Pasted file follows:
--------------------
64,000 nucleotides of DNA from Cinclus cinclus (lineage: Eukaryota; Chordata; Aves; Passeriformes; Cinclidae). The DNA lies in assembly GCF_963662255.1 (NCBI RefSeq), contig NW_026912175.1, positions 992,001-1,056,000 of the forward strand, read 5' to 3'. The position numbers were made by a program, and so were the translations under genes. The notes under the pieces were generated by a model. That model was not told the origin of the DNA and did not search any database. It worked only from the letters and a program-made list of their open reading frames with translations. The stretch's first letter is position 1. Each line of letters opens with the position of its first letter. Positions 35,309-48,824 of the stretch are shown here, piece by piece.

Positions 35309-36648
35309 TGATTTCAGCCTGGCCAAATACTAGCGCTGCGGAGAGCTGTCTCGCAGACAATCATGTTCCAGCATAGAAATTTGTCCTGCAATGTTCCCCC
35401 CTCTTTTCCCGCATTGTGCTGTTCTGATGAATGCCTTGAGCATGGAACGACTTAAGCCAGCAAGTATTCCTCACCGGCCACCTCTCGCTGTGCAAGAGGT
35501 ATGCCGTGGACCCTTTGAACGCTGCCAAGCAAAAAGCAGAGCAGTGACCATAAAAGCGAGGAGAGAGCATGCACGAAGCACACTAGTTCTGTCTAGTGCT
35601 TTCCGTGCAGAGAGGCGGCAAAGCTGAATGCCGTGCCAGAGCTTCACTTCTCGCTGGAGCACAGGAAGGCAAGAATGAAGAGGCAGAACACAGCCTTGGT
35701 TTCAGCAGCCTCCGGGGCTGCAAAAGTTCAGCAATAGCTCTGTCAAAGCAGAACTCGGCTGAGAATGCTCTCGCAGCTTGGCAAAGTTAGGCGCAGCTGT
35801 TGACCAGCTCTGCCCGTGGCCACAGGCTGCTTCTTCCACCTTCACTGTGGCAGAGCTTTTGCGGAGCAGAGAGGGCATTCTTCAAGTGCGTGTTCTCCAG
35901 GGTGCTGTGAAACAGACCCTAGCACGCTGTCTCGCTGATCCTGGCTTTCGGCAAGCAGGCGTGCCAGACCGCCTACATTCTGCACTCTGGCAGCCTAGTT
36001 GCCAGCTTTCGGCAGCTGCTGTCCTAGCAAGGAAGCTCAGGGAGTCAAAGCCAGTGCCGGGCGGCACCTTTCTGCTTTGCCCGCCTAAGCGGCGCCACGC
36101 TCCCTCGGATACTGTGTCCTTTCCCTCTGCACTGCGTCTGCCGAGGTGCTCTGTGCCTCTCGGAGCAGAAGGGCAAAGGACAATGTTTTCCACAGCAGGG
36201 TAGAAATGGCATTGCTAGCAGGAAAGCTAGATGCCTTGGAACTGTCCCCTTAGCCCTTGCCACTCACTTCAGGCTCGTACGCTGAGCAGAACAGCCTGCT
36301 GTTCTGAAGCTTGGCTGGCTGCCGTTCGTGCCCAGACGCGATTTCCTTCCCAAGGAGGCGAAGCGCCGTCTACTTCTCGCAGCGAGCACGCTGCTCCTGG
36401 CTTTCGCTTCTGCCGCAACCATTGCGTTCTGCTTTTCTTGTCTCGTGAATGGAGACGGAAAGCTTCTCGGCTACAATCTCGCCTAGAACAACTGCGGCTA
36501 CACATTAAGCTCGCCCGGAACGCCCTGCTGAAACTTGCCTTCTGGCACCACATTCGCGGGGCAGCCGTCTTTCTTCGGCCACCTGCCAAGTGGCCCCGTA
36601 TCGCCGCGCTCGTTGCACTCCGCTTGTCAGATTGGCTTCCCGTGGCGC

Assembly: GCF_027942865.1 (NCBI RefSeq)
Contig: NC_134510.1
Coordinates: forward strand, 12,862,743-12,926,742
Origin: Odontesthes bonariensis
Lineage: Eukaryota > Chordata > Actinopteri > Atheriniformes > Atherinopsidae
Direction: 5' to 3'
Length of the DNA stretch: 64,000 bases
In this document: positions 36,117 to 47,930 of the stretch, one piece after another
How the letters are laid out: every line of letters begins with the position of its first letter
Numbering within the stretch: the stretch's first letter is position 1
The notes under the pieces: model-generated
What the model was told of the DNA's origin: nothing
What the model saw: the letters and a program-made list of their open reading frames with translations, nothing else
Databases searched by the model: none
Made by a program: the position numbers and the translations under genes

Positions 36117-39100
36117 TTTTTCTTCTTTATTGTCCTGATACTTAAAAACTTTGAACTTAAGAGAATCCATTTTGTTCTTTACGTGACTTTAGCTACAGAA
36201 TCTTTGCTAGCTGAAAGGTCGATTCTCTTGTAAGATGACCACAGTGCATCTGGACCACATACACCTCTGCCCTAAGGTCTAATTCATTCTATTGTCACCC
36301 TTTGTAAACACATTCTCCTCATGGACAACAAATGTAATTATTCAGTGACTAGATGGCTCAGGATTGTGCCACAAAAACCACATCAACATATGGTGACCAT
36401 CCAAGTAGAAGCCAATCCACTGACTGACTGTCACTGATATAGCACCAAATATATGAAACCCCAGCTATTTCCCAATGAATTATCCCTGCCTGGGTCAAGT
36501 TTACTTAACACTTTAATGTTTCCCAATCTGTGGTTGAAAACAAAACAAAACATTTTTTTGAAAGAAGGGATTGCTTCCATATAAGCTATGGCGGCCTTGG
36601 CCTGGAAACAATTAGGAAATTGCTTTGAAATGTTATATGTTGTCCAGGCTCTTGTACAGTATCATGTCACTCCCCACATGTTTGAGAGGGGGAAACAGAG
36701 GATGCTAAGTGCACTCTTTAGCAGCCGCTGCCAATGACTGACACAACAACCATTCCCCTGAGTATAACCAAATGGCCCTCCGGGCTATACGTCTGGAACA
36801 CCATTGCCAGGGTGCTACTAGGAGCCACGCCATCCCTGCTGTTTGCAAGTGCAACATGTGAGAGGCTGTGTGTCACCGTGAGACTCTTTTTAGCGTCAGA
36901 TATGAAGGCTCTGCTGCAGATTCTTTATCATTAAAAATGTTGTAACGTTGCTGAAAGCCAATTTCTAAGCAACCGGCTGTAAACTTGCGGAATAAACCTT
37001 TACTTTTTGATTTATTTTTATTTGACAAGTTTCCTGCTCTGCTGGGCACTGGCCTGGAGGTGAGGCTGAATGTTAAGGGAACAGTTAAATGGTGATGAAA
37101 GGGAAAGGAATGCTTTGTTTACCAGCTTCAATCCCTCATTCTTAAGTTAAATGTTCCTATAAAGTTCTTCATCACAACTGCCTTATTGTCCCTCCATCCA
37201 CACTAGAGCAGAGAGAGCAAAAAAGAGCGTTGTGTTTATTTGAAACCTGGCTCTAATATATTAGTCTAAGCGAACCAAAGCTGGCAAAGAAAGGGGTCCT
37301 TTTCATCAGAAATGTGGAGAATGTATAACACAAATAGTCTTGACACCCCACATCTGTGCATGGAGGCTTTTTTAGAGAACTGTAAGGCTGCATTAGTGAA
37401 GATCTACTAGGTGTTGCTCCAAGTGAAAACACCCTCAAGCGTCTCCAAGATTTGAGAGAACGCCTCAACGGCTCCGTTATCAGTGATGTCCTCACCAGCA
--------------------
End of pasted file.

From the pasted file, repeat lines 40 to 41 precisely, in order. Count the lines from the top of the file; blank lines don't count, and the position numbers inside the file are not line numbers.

36801 CCATTGCCAGGGTGCTACTAGGAGCCACGCCATCCCTGCTGTTTGCAAGTGCAACATGTGAGAGGCTGTGTGTCACCGTGAGACTCTTTTTAGCGTCAGA
36901 TATGAAGGCTCTGCTGCAGATTCTTTATCATTAAAAATGTTGTAACGTTGCTGAAAGCCAATTTCTAAGCAACCGGCTGTAAACTTGCGGAATAAACCTT